On a seaside holiday to Weston Super Mare, attractive Bristol secretary Shirley Freeman (Janette Scott) meets Dan Mackenzie (Ian Hendry) from her local paper. Dan and his partner Walter Carey (Ronald Fraser) persuade Shirley to enter a small time beauty contest which she wins. Despite her success Shirley returns to her mundane office routine but is persuaded by Dan that she can make it as a Beauty Queen. Desperate to leave her humdrum existence Shirley packs in both her job and her fiance in pursuit of a life of glamour and celebrity in the bright lights of London. Increasingly smitten by her, can Dan persuade Shirley that he should be more than just her manager or will she sacrifice everything to succeed in the cut throat world of beauty contests?
Rating due to Aspect Ratio not to content
- The Beauty Jungle review by MD
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The Beauty Jungle,so I have read,is a decent British film from the early sixties about the perils of the catwork for unsuspecting young ladies.
That is about as much as I can say.Why ? Because apart from the opening credits the film is a pan and scan 1.33:1 travesty of an original cinemascope presentation of 2.35:1.which totally wreck's the film's compositional integrity.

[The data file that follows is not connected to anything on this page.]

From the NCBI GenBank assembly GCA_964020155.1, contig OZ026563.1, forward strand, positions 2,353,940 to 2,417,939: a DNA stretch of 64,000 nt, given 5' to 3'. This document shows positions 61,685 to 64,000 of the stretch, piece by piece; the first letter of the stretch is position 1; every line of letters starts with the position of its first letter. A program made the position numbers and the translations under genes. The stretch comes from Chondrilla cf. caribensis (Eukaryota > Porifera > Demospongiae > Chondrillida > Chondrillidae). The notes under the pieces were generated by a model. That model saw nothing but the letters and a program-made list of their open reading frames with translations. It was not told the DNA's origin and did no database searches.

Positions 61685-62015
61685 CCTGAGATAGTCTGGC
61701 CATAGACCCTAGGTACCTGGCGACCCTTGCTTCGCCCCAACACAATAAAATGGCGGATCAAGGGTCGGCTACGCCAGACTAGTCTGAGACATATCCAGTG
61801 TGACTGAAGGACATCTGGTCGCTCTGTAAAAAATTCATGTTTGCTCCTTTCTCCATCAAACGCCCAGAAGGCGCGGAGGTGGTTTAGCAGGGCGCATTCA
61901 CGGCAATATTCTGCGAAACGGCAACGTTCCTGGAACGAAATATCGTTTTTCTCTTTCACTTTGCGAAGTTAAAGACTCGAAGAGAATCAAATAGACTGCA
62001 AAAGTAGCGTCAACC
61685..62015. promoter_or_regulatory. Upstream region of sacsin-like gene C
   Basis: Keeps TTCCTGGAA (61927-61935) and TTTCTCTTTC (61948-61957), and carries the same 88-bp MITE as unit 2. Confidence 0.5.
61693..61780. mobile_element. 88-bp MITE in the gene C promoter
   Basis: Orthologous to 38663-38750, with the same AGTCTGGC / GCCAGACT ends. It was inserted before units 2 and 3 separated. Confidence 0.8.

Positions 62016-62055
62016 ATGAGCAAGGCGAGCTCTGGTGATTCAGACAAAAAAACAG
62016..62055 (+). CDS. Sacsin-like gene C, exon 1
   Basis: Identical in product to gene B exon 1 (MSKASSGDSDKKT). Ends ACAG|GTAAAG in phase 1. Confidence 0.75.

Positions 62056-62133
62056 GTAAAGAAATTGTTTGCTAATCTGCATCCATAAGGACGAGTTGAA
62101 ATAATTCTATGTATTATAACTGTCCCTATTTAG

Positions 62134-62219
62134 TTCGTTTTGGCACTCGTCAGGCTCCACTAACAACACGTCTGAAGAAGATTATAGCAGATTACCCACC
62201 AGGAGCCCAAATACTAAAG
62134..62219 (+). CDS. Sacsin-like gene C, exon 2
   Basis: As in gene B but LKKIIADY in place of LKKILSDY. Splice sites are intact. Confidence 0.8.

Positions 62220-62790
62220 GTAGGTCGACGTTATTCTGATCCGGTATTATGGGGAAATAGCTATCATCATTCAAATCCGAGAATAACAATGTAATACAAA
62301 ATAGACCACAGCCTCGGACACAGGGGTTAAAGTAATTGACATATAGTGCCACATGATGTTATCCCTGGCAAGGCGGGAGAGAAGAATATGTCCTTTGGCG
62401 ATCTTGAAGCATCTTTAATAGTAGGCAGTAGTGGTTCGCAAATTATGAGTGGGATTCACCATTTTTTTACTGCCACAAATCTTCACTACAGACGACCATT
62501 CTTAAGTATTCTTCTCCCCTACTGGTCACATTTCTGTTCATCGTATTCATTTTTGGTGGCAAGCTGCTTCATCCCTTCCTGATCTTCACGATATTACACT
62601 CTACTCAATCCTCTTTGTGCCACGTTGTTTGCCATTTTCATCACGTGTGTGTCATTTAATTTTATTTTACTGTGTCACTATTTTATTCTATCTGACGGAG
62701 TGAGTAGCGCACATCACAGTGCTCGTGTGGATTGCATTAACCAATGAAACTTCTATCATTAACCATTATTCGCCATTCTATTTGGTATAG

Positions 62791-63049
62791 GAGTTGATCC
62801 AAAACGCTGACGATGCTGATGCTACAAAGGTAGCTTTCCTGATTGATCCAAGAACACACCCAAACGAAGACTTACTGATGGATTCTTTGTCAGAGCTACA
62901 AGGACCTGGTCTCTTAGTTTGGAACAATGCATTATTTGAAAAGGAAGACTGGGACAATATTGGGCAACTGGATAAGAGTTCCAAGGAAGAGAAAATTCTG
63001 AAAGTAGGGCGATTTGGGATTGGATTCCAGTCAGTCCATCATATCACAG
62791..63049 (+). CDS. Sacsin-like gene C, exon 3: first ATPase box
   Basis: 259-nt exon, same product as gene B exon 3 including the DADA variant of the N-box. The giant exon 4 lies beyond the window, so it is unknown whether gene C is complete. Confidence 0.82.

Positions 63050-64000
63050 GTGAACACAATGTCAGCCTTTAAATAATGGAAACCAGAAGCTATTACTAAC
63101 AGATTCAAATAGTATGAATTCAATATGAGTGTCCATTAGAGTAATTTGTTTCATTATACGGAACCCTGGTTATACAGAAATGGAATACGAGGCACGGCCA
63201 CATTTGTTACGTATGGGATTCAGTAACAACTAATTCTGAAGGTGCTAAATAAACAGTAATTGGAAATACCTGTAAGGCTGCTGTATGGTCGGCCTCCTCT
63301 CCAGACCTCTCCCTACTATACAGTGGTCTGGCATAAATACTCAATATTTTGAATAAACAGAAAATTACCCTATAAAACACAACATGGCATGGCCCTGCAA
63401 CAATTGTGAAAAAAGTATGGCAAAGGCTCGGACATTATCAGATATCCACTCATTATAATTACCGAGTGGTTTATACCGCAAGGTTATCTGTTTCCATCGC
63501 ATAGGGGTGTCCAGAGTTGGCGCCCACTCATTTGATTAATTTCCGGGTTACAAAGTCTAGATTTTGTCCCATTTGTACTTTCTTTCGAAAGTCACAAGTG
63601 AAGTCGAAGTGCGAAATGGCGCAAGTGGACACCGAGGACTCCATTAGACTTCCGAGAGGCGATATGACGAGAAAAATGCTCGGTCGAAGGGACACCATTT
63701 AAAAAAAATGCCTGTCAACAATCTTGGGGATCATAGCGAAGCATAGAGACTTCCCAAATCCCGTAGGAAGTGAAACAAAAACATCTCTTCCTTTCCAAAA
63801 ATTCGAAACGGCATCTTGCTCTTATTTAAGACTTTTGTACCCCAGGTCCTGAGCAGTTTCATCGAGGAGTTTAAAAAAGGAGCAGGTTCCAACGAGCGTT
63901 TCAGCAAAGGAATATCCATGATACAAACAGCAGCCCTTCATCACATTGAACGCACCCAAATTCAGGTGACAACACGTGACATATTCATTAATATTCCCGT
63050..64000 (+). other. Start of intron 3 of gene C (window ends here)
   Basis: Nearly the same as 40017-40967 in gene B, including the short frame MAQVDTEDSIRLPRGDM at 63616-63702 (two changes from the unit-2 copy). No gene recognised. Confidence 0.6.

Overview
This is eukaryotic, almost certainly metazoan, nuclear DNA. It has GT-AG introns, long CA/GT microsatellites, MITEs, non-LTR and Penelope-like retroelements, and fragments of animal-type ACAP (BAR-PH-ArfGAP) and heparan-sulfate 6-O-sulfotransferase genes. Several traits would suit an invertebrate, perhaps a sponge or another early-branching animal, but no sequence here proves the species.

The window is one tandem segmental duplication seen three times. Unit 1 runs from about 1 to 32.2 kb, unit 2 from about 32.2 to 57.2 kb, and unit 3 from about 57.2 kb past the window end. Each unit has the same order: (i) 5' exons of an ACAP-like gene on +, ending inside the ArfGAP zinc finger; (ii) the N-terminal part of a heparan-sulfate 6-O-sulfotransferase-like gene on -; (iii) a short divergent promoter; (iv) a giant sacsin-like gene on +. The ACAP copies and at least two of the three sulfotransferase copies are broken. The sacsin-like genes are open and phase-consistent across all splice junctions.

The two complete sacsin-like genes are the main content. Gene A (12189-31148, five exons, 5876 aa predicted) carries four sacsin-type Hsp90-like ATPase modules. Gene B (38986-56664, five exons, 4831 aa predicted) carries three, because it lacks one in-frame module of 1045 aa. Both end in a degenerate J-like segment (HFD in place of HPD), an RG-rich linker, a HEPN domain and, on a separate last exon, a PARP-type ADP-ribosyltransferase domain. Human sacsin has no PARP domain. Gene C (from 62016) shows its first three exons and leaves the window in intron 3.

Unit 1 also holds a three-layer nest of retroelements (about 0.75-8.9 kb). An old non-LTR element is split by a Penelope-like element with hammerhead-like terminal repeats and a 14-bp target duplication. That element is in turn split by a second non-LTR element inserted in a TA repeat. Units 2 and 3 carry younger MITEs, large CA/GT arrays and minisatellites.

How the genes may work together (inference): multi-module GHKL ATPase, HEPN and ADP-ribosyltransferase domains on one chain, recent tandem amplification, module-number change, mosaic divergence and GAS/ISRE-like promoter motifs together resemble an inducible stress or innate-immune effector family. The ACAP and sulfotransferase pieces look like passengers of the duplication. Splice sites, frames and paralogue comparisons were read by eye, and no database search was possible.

Shame really,as as soon as the credit sequence finished I stopped watching.
OAR's should not be a problem these days.Not a fault of Cinema Paradiso of course who clearly state this in the DVD details.Much to my chagrin I did not expect the film to be in Cinemascope.
No ! The fault lies squarely at the feet of ITV Studios,who, as a major player should have known this,and treated the release properly.
This 1964 film, which is also known as Contest Girl, is not a comedy. It has some comedy character actors such as Tommy Trinder and Sid James, and it begins in light-hearted fashion, but the drama darkens as it unfolds. Local newspaperman Don (played by Ian Hendry) is looking for stories down on the beach in Weston-Super-Mare and falls for bikini girl Shirley a typist from Bristol (Janette Scott). He steers her into a career in beauty contests up to and including a world event, and becomes her manager. Personal and professional tensions arise between the two – and that is the point of the story really. There are fleeting appearances by a host of 1960s celebrities and a jolly good big band jazz score by composer Laurie Johnson. I have seen the film now and again over the decades and always enjoyed it. Pity that the DVD - a 2013 release by Strawberry Media – presents the film with its picture cropped to 4:3 instead of the original widescreen format.